Journal of Family Violence

, Volume 28, Issue 6, pp 547–560 | Cite as

Post-Separation Abuse of Women and their Children: Boundary-Setting and Family Court Utilization among Victimized Mothers

  • April M. Zeoli
  • Echo A. Rivera
  • Cris M. Sullivan
  • Sheryl Kubiak


Continued abuse of themselves and their children is a concern for many mothers leaving intimate partner violence (IPV) perpetrating husbands. This research examines women’s responses to abuse committed by ex-husbands with whom they had undergone custody disputes. In-depth, qualitative interviews were conducted with 19 mothers who had divorced IPV-perpetrating husbands between 1 and 3 years prior. Participants were located through publicly available family court divorce records and interviews were examined using analytic induction. Women’s strategies to protect themselves and their children from abuse involved setting boundaries to govern their interactions with ex-husbands. Mothers often turned to family court for assistance in setting boundaries to keep children safe, but found that family court did not respond in ways they believed protected their children. Conversely, when women turned to the justice system for restraining orders or called the police for help against IPV, they generally found the justice system responsive.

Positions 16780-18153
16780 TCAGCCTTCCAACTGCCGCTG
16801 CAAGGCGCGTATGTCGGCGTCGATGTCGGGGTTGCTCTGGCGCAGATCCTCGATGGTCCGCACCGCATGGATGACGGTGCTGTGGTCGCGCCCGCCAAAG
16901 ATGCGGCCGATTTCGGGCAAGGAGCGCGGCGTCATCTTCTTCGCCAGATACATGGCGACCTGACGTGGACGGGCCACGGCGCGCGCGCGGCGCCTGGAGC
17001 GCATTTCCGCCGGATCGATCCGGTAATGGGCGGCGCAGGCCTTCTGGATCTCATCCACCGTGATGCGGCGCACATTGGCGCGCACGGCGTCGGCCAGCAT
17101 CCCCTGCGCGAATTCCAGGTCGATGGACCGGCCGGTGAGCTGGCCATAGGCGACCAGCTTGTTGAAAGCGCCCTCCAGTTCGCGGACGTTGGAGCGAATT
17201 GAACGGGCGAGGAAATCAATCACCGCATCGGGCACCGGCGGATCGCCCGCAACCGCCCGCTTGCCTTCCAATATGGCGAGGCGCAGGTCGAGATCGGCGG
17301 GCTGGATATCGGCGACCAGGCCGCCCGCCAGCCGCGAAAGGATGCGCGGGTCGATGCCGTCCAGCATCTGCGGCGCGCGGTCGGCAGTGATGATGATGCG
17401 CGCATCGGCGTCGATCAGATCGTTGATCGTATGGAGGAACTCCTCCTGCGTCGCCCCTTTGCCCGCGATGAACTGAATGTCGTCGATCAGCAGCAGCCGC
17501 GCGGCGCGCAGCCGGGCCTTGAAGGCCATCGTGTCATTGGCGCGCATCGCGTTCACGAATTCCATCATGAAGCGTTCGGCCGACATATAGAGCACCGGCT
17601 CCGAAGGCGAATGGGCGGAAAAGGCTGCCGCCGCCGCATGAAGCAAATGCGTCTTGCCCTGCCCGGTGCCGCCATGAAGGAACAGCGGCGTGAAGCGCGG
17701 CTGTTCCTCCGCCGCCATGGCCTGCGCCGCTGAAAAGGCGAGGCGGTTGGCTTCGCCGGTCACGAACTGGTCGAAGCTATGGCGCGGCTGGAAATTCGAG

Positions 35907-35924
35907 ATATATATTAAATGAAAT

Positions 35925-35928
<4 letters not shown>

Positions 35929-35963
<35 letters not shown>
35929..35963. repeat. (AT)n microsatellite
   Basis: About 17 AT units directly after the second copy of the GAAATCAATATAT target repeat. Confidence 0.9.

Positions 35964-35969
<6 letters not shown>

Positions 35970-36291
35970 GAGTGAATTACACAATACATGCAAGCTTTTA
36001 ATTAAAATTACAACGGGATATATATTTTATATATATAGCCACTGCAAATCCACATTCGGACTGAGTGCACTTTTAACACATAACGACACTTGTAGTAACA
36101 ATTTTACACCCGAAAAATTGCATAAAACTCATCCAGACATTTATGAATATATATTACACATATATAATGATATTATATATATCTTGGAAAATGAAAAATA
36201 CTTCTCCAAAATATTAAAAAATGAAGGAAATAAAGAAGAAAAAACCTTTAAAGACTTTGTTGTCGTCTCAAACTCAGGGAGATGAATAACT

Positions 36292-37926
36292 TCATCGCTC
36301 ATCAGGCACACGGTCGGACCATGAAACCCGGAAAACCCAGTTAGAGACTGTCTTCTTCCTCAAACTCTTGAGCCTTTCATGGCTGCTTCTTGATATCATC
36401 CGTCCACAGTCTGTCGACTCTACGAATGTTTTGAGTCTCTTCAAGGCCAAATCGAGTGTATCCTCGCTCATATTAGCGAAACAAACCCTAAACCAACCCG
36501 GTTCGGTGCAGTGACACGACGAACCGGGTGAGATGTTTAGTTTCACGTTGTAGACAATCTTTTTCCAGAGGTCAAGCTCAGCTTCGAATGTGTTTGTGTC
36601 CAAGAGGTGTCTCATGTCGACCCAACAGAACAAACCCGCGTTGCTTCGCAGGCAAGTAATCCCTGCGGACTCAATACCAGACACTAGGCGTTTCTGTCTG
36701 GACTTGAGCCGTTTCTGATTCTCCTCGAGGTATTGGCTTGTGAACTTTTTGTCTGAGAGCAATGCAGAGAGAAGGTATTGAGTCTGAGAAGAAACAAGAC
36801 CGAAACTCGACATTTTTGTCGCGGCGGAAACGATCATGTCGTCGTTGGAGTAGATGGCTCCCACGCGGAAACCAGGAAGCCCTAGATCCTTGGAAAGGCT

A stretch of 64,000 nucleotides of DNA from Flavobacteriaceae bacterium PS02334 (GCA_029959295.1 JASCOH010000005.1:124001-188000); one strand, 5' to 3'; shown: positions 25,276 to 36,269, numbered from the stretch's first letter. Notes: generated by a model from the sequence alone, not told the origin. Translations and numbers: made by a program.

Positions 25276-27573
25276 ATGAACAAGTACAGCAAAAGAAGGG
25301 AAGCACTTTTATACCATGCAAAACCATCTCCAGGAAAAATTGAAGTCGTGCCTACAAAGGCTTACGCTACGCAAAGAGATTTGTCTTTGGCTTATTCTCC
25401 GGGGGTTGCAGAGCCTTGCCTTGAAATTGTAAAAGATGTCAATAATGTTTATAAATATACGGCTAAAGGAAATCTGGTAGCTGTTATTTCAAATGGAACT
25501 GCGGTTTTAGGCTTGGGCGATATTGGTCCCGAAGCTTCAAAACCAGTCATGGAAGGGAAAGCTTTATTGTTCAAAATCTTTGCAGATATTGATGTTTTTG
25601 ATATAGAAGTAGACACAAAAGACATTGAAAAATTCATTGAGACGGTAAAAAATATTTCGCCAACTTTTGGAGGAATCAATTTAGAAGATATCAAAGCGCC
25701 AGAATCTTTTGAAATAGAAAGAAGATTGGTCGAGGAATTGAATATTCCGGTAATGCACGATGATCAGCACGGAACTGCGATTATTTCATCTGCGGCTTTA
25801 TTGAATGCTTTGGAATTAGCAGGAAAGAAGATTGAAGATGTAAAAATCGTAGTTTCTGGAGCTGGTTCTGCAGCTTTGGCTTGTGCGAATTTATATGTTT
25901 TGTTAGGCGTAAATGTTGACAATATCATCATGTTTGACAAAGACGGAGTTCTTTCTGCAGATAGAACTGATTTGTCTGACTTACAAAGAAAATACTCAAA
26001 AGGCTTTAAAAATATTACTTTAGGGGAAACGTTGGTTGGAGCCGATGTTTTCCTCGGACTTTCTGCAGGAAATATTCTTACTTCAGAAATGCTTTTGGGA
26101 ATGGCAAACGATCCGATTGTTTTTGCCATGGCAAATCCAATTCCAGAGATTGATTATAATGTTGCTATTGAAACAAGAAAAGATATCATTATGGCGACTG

Intimate partner violence Child abuse Child custody Family court 


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Copyright information

© Springer Science+Business Media New York 2013

Authors and Affiliations

  • April M. Zeoli
    • 1
  • Echo A. Rivera
    • 2
  • Cris M. Sullivan
    • 2
  • Sheryl Kubiak
    • 3
  1. 1.School of Criminal JusticeMichigan State UniversityEast LansingUSA
  2. 2.Psychology DepartmentMichigan State UniversityEast LansingUSA
  3. 3.School of Social WorkMichigan State UniversityEast LansingUSA

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